Dan Murphy Foundation

Through a $200,000 gift, the Dan Murphy Foundation has continued its generous commitment to Los Angeles’ most underserved Catholic school students through PLACE (Partners in Los Angeles Catholic Education) Corps, a teacher preparation program within the Center for Catholic Education. With this gift, the foundation has now awarded the PLACE Corps program more than $1 million since 2004 in support of scholarships, convent maintenance, programs and instruction. The nationally recognized PLACE Corps program supports the city’s most under-resourced Catholic schools through the placement and support of outstanding, committed and faith-filled teachers.

sThe Conrad N. Hilton Foundation

As LMU’s Center for Catholic Education continues to pursue its mission of preserving the rich tradition of Catholic schools, its work has been greatly bolstered by a $750,000 award from The Conrad N. Hilton Foundation. The foundation is supporting Phase 3 of the Los Angeles Catholic Schools study, the Archdiocesan Partner 200-Day Study and the Future of Catholic Education in Los Angeles Planning Initiative. This support is invaluable at a time when there is a critical need for research on the most effective approaches for operating Catholic schools and educating their students, and for evidence on their contributions to society.

The Ralph M. Parsons Foundation

Sixteen master’s degree candidates in the Charter School Leadership Academy program are receiving much-needed scholarship support thanks to a $100,000 award from The Ralph M. Parsons Foundation. Launched in 2006, the CSLA develops dynamic educational leadership by preparing candidates to serve as transformative school administrators in charter schools, and provides current and aspiring administrators with the tools and knowledge to deal with the competing demands they face in the charter school system.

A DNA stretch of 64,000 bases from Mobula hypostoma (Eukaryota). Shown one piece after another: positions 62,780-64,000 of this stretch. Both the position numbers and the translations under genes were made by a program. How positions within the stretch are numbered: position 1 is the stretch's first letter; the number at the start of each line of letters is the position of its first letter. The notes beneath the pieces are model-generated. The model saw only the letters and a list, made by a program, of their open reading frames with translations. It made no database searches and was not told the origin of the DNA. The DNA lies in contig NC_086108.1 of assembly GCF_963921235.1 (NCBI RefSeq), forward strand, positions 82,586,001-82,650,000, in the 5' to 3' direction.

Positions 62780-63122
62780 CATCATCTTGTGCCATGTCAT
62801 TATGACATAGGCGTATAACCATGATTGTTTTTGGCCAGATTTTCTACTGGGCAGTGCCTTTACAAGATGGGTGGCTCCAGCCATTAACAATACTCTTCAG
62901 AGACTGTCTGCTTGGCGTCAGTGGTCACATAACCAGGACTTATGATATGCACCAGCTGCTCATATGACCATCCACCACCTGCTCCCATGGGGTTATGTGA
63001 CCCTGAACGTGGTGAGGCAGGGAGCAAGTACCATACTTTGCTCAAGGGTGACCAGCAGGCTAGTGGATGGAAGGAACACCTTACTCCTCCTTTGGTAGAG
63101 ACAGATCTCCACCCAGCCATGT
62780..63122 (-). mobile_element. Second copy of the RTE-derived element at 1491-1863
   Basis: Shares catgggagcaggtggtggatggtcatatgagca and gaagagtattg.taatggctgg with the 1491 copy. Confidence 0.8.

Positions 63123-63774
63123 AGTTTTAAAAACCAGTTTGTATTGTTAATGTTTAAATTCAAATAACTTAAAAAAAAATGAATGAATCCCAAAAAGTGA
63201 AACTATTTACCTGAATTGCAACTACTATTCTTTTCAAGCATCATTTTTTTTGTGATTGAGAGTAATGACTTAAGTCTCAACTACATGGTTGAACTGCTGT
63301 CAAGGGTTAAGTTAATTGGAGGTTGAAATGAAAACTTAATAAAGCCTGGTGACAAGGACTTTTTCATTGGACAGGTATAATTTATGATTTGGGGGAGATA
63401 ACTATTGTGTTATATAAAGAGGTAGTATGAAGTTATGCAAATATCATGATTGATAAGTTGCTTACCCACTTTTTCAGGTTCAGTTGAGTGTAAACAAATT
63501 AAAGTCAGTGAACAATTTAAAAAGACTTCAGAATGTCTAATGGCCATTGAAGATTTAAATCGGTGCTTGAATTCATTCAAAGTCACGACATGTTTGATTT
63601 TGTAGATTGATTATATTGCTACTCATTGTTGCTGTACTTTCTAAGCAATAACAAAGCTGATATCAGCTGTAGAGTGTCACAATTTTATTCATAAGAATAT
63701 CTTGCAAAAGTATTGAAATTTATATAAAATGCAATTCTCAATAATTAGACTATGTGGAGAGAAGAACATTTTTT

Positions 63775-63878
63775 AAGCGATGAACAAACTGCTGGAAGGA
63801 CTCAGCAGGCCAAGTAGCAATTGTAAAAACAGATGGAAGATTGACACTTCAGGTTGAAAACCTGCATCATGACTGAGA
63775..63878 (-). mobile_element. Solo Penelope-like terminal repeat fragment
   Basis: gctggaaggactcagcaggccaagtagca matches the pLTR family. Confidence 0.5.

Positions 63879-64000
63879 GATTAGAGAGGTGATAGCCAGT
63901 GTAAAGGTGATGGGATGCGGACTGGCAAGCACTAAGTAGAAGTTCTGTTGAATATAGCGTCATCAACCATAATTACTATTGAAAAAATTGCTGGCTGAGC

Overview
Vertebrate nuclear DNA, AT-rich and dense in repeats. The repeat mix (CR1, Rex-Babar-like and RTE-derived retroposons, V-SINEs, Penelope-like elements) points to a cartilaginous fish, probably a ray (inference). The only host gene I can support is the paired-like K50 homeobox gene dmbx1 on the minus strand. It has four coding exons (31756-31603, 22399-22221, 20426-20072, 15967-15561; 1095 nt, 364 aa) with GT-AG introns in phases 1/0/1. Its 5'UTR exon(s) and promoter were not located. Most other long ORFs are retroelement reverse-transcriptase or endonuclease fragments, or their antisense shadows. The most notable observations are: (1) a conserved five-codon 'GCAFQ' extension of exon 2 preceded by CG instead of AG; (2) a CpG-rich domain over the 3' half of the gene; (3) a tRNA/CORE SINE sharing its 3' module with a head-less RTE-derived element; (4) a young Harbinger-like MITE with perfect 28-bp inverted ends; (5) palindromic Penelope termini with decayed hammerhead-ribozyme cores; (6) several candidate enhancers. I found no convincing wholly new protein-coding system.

L M U S C H O O L O F E D U C A T I O N 2 0 1 1 A n n u a l R e p o r t 1 1


John and Dorothy Shea

With a leadership gift of $1 million to provide operational and scholarship support for the Center for Catholic Education, John and Dorothy Shea have added to their legacy as longtime benefactors and integral partners in the SOE’s Catholic-focused teaching and leadership programs. Launched in 2010, the Center for Catholic Education brings together existing and new Catholic-focused programs in the key areas of leadership development, teacher preparation, and research and outreach.

Recent Major Gift Highlights

Page 14: 2011 LMU SOE Annual Report – Up: Taking Education to a Higher Level

The LMU School of Education has made significant progress toward

meeting its campaign fundraising goal of $21.2 million by May 2012,

the campaign’s conclusion. The funding will support student scholar-

ships, faculty research and innovative programs that are having a

dramatic impact on education in the region and across the country. It

will maximize the SOE’s ability to develop a new generation of leaders –

individuals who, with proper support, are prepared to transform PreK-12

educational settings.

$5,140,965Sponsored Research

and Contracts Fiscal Year 2010-2011

Shane P. Martin, Ph.D. Dean and Professor

Elizabeth A. Stoddard, Ph.D.Associate DeanChair, Educational Leadership

Mary K. McCullough, Ph.D.Associate Dean for Faculty

Kathleen Ash, M.P.A., M.A.Associate Dean for Business Services